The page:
• ItemOpen Access
    Roswell Field's Dinosaur Footprints, 1854-1880
    (2013-07-15) Herbert, Robert L.
    Roswell Field (1804-1882), a farmer of Gill, Massachusetts, supplied sandstone dinosaur tracks and fossil fish from the Connecticut River Valley to scientists, collectors, and institutions, from 1854 to 1880. Like his predecessor Dexter Marsh (1808-1853), he received only perfunctory thanks from his clients, and has been lost to history. He was nonetheless the first to uncover new species of animals who made Early Jurassic tracks. This biography is based upon his unpublished correspondence with scientists (Ebenezer Emmons, Charles U. Shepard, John Collins Warren, and others), transcribed in the Appendix. These letters give details of uncovering and selling the sandstone slabs in the years when dinosaurs and Jurassic fish were being rapidly identified. Field’s activity is additionally documented from tax and property records.
  • ItemOpen Access
    The Dinosaur Tracks of Dexter Marsh: Greenfield's Lost Museum, 1846-1853
    (2013-01-14) Herbert, Robert L.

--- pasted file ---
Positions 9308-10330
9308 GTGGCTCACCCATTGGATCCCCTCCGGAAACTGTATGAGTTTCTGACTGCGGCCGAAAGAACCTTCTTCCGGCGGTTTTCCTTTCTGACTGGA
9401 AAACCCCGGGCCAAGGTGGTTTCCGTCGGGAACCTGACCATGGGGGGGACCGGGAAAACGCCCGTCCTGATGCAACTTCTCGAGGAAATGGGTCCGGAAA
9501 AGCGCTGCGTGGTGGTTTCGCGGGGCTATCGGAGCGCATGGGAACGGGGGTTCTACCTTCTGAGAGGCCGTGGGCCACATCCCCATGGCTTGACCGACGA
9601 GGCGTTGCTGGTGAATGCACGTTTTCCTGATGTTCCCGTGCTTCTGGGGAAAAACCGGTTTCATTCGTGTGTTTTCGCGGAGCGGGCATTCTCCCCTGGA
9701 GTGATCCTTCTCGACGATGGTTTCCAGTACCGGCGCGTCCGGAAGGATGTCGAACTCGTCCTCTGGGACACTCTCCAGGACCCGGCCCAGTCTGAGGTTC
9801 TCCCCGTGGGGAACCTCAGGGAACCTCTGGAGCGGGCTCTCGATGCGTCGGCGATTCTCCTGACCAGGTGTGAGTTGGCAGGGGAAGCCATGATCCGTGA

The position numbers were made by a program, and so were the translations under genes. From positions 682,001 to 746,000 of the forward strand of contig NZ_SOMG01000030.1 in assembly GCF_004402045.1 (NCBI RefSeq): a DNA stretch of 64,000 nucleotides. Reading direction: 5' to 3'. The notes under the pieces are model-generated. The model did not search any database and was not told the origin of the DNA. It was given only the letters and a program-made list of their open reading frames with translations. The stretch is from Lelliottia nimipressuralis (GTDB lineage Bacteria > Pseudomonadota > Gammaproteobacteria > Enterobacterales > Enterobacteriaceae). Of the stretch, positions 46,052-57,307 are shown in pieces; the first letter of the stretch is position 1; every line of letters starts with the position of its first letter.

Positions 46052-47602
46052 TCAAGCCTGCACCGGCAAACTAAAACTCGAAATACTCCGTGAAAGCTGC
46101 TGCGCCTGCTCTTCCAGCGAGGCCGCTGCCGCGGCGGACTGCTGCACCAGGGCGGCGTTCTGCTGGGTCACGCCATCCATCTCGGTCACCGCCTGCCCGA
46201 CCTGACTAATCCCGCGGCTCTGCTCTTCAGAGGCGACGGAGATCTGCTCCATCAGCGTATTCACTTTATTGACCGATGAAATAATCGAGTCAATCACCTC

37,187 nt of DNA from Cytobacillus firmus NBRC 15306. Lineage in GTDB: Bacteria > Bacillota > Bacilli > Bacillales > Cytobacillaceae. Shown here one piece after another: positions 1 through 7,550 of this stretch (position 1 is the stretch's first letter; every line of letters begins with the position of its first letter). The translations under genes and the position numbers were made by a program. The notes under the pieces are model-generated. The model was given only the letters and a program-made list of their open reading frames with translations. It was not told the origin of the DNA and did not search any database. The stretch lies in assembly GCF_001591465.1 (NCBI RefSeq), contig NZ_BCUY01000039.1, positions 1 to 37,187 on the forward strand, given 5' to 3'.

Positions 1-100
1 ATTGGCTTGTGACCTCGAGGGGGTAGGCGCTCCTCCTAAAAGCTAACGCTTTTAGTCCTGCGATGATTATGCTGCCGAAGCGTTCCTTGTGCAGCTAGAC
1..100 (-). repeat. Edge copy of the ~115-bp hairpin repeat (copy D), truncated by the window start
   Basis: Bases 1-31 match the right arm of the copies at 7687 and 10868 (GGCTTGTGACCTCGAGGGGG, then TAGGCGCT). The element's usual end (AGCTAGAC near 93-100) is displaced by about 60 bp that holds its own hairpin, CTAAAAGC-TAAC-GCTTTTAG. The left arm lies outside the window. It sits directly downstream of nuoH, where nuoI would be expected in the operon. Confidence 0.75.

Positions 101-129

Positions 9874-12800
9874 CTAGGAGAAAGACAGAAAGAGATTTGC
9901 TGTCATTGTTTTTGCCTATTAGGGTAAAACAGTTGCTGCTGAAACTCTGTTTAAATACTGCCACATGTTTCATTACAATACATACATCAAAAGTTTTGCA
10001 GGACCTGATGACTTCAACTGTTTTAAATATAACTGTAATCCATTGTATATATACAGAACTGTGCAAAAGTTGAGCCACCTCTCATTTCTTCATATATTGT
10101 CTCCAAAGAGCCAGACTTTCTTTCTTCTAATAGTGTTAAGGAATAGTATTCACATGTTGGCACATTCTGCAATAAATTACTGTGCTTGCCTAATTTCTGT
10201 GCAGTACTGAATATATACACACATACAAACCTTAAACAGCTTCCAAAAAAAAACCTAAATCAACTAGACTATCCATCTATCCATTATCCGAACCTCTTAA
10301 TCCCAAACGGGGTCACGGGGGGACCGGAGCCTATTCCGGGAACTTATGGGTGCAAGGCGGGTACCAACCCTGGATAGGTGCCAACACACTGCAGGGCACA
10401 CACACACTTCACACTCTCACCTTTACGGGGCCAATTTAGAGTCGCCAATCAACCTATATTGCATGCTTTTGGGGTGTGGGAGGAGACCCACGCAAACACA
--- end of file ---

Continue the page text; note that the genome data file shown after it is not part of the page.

This publication is the first biography of Dexter Marsh (1806-1853), a quarrier, stonemason and janitor of Greenfield whose short life culminated in the opening of his own museum of dinosaur tracks. From 1846 to 1853, more than 3,000 people signed the visitors’ registers of his house-museum, including Oliver Wendell Holmes, F. G. Tuckerman, Austin Dickinson, Edward Hitchcock and many prominent geologists. Dispersed at public auction, Marsh’s museum has been lost from sight and Marsh himself has seldom been mentioned, although he was the first discoverer of the dinosaur footprints (then thought to be bird tracks) of the Connecticut River Valley. He was the principal supplier of specimens of the tracks to the scientific world. The new publication provides a biography supported by his daybooks and visitors’ registries and by appendices that reprint all known letters from his hand, two eyewitness accounts of his life, and the auction of his museum.